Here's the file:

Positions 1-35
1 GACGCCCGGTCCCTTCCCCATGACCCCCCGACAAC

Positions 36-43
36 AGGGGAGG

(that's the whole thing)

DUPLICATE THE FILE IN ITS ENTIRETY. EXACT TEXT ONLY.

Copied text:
Positions 1-35
1 GACGCCCGGTCCCTTCCCCATGACCCCCCGACAAC

Positions 36-43
36 AGGGGAGG